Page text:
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New Lawsuits Filed Under the New York Child Victims Act

Posted on Wednesday, December 16th, 2020 at 6:32 pm    

Since New York Governor Andrew Cuomo passed the Child Victims Act on February 14, 2019, thousands of individuals in the country have filed lawsuits against their abusers.

This legislation allows sexual abuse survivors to pursue civil and criminal action and receive the justice they deserve. Child sexual abuse is a problem that has been ignored for decades. Most offenders haven’t faced the legal ramifications of their actions because of the short statutes of limitations in New York.

Governor Cuomo said this legislation extending the statute of limitations provides the opportunity to hold sexual offenders accountable and get them off the streets.

Several lawsuits filed this year show that the change is already yielding results.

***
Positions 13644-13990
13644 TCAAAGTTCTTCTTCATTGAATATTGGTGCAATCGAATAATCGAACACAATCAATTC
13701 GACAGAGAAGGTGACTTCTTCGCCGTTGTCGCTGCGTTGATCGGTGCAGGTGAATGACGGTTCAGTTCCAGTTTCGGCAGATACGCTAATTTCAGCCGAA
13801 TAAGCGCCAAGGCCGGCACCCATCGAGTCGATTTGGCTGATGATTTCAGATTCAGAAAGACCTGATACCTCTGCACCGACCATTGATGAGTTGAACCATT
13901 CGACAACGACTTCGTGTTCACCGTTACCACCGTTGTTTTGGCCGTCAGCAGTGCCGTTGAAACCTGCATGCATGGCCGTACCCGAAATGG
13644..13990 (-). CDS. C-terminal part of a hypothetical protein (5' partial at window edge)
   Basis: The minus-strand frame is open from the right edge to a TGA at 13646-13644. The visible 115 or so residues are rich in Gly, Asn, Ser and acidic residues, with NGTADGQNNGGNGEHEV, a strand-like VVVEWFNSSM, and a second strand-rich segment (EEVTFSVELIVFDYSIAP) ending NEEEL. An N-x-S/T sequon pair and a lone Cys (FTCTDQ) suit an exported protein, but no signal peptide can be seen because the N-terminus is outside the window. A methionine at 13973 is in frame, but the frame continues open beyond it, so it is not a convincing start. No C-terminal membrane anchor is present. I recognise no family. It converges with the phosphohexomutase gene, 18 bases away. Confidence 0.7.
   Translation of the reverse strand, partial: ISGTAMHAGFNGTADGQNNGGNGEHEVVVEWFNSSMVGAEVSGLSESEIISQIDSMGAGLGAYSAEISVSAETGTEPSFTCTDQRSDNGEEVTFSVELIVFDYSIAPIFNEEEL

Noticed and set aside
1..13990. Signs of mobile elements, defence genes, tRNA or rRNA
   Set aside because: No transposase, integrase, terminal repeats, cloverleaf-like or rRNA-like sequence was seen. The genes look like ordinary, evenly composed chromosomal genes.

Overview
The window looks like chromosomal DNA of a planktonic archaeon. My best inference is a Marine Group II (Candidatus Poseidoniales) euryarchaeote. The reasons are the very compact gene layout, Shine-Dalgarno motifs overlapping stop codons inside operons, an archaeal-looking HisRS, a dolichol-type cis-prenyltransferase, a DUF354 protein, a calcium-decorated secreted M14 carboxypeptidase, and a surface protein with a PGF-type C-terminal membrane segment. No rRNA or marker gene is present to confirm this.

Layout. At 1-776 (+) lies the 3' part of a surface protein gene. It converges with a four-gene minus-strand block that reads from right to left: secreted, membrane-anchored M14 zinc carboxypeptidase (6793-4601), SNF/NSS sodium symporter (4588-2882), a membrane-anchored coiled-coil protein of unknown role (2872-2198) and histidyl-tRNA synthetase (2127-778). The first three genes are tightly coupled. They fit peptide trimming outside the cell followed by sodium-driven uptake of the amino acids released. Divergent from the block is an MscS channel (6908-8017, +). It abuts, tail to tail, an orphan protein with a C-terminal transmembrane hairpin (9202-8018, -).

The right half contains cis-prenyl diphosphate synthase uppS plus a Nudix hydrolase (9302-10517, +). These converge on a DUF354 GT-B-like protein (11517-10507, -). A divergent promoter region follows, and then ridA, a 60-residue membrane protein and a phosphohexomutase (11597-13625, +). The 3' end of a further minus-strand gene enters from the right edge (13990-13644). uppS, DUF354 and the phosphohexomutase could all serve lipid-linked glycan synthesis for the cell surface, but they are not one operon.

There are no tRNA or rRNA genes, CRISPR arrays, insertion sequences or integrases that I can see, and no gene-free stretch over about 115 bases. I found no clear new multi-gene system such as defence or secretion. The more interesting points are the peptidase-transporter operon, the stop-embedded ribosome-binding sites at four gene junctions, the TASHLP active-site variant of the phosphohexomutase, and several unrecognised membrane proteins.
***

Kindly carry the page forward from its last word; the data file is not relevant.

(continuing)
Lawsuit Filed Against Yonkers Middle School Teacher

One of the most recent lawsuits filed under the Child Victims Act was by John Fuoco of Westchester. In the last week of October, he filed a lawsuit alleging that his shop teacher Daniel Vassallo sexually abused him when he was in seventh and eighth grade.

Fuoco attended Emerson Middle School, now called Cross Hill Academy, in the 1970s. According to court documents, Vassello invited male students to gatherings at his home and encouraged them to drink alcohol and smoke marijuana. When Fuoco was in the seventh grade, he said he attended those gatherings. When he was alone with his teacher, he said he was forced to perform sexual acts. He also stated that Vassello took him out for dinner and gave him money as an incentive to come back.

The abuse occurred about a dozen times over two years, Fuoco said. He also thinks the other boys who attended the gatherings were abused. Although Yonkers Public School District admitted that they aware of the gatherings at the teacher’s home, they did not want to comment about the allegations or the ongoing case.

Lawsuits Against Rabbi Interrupted by COVID-19 Death